understanding the nature of things
One of the greatest lessons Charles Darwin left us was that, as life goes, we are not the center of the universe. He taught us to take a step back from our busy lives and open our eyes to a reality staring us in the face. The message was –and is- breathtakingly simple: Humanity is not the pinnacle of the biological world; it is only a small part of a vast living landscape. Never before, or since has such a powerful lesson in humility been given to us as a species.
This is a lesson that many seem to be forgetting today; an age where there is an increasing disconnect with nature. It may be that we are letting slip from our grasp the very thing that might save us. Here in the “greatest” democracy the very concept of an educated citizen is fading (at a time when we need him/her the most) in an era of dogmatic beliefs, inflexible attitudes, and myopic compassion
Children are graduating from schools with minimal science knowledge, weak critical thinking tools and their hiking shoes rot in the closet as a virtual world increasingly clamors for attention. Not that it is all bad. Fantastic new and novel horizons are opening up before us. It could be that this is just the way of things as humanity stumbles along, but this schism between us and the rest of the real world is not healthy.
The fact is, our stumbling should be done with a little more balance. For example we could be better connected to our origins, our history, and our environment. There is something to be said for the outdoors - “rolling” in the dirt, smelling the smells, watching the ways of plants and animals. We hear this call all the time but it is more urgent now than ever before.
Dr Miller, a veterinarian and horse trainer, in a poignant article “And they call us horse lovers” laments a loss of genuine connection with animals and nature- even with the ones we live with. He notes “How many people who sincerely consider themselves to be "horse lovers" wean foals at three months of age, or even earlier, which nature never intended? How many horses, a gregarious species, spend their lives locked in box stalls? How many horses in the U.S.A, like so much of our human population, are damaged healthwise by excessive nutrition? Such abuses exist in every breed, every discipline, in every equine sport. We need to step back and analyze what we are doing.”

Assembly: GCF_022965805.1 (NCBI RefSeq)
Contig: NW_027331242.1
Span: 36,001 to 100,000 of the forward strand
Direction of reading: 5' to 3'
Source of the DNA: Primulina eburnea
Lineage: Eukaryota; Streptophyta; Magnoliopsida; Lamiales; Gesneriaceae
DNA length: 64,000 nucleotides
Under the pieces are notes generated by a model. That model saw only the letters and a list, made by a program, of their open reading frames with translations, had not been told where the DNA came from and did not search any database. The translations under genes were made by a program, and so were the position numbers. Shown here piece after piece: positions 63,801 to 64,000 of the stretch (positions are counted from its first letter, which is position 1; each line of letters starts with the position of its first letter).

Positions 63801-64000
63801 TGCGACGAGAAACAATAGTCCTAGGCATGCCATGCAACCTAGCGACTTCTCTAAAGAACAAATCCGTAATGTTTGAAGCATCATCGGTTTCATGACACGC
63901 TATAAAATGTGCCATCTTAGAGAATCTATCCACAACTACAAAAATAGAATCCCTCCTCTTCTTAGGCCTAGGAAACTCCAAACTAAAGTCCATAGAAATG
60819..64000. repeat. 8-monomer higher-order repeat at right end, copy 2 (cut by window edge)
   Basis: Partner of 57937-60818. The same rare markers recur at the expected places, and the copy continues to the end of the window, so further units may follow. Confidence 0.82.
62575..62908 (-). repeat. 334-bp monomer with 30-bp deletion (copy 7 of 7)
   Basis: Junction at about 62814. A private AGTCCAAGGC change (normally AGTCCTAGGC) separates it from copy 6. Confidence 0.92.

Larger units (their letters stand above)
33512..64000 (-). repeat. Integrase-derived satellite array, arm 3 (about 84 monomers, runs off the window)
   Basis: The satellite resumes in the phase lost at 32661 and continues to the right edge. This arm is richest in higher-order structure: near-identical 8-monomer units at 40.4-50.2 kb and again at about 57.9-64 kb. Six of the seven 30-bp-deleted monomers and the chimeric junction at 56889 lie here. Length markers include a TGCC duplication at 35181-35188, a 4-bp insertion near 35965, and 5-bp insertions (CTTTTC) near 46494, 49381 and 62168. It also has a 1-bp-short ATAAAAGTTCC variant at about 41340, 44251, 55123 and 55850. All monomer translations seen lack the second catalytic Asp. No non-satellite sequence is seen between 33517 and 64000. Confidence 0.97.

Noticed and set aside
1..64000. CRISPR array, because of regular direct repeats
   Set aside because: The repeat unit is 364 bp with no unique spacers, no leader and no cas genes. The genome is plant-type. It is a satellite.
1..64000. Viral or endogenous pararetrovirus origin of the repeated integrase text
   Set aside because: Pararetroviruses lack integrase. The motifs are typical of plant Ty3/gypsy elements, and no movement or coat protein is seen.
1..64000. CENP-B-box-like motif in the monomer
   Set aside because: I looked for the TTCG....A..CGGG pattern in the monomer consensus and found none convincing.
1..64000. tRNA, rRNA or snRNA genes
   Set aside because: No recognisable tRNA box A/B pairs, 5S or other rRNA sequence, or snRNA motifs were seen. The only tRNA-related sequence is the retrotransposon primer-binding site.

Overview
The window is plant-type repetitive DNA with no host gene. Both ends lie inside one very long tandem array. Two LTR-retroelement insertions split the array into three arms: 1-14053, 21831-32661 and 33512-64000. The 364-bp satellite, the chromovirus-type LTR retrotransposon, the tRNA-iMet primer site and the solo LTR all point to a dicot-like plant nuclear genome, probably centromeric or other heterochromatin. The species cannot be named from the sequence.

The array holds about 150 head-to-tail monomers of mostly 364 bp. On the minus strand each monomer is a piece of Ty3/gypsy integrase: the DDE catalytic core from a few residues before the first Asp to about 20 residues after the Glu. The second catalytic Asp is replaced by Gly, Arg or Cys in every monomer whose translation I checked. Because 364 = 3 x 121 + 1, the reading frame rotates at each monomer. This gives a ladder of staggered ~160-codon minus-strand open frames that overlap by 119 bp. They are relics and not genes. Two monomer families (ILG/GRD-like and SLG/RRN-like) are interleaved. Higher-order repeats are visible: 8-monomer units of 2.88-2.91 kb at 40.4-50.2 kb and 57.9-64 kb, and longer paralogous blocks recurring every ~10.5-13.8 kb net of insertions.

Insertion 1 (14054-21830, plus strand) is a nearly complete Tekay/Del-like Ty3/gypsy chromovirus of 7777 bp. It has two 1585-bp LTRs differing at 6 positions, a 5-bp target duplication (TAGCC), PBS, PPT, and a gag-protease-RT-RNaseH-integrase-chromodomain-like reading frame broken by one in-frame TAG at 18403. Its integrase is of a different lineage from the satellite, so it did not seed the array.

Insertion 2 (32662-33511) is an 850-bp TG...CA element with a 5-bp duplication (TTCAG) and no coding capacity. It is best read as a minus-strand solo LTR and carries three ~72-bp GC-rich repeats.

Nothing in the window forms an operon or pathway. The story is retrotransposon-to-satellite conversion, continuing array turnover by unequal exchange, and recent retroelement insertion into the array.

This is a call for a gentler approach to animal husbandry that goes back to, in this case, observing and emulating a little more closely a horse’s natural behavior. It is a train of thought can be extended out to many other human and animal relationships.
The problem though is that many people are increasingly losing their grip on the reality of nature that
This sad example, though extreme, reflects a disconnect between many people and the world around them. They might go too far; seeing animals through a narrow filter that mixes human traits, emotions, and belief into an unnatural vision that completely misses the point. Granted we all do this but taking it too far becomes destructive.
It is said, that to truly understand ones connection to the world, you need to gather your own food from the source at least once, rear an orphaned animal, and grow a plant from seed. In this way, the connection between sacrificing and sustenance is seared into memory. This creates a powerful bond to the world around us and makes navigating the present sea of dogma a bit easier and our relationship with the life around us clearer.
The world continues to move on and -one way or another- history will inevitably unfold. Whether or not humanity can achieve any level of sustainability has a lot to do with understanding and accepting our place here. Whether this happens or not is up to all of us.
* Dr. London eloquently defends her work towards understanding addiction.